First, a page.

When the company ignored the committee’s request to stop advertising its e-cigarettes, A House panel requested slew of documents from Reynolds.
The chairman of the House Oversight and Reform committee’s panel on consumer products Rep. Raja Krishnamoorthi retested last month Reynolds American, Fontem Ventures, Japan Tobacco International, and NJOY to stop promoting e-cigarettes.
Market leader Juul, which is partially owned by tobacco giant Altria, made an announcement of ending up all product marketing ahead of the letter’s publication. In response to Krishnamoorthi’s letter, NJOY said it would stop advertising its e-cigarettes.
Krishnamoorthi said in the letter addressed to Reynolds CEO Ricardo Oberlando that two of their competitors have had already confirmed that they would not be advertising their products going forward, and they expect more confirmations to come soon. He further clarified to the CEO that his company, however, has given no indication that it plans to halt its advertisements.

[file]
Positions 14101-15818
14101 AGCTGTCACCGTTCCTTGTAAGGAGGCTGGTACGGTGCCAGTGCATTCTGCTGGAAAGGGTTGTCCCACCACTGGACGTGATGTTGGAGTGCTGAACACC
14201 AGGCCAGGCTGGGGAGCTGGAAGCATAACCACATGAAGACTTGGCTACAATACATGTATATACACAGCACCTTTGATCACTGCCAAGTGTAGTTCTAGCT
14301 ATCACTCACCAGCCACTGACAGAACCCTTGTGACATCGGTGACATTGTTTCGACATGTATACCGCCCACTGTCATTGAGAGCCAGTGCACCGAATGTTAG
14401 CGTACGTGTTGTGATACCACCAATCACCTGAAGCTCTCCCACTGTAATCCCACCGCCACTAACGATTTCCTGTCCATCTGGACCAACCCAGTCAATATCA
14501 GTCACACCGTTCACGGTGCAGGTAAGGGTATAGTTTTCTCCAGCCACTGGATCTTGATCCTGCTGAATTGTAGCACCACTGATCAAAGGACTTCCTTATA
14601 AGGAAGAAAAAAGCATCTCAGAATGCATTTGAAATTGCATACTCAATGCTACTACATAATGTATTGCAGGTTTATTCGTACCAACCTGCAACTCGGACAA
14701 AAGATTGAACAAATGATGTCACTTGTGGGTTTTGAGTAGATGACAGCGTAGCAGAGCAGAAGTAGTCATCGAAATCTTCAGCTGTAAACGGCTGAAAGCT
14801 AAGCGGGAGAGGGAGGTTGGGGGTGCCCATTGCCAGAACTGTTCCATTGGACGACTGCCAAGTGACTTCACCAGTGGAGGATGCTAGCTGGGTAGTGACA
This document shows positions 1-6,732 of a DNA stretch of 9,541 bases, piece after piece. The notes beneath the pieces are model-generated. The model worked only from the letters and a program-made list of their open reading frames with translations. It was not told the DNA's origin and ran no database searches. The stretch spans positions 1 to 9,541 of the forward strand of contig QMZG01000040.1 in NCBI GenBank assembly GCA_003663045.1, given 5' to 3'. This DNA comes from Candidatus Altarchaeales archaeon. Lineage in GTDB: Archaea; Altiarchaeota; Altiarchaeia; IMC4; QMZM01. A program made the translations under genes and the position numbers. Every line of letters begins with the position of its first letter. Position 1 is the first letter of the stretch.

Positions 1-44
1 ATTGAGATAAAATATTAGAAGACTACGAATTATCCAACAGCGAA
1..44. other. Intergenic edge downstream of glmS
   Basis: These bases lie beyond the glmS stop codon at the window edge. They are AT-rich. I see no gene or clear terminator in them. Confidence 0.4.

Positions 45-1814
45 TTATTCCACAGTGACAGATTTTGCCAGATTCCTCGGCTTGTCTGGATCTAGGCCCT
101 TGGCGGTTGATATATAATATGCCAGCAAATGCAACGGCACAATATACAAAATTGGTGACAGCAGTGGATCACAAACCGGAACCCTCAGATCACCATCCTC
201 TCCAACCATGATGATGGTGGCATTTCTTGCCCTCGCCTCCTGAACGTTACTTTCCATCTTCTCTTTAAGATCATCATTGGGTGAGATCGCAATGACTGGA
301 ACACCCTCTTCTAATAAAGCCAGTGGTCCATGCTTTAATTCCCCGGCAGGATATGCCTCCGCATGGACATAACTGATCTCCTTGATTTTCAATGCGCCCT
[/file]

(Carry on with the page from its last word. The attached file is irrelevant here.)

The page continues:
Krishnamoorthi had asked for a number of documents, with a list of all advertising, a list of all celebrities or social media influencers the company has worked with, all discounts and promotions the company has run and all documents pertaining to the force of the company’s selling policy on infants. Krishnamoorthi demands the reports by Oct. 24.
Reynolds doesn’t own to abide by Krishnamoorthi’s application since Congress doesn’t have the authorization to coerce it to stop advertising. But congressmen can use their investigative officials to pressure a company into compliance with document requests and other tactics that can tie up internal resources.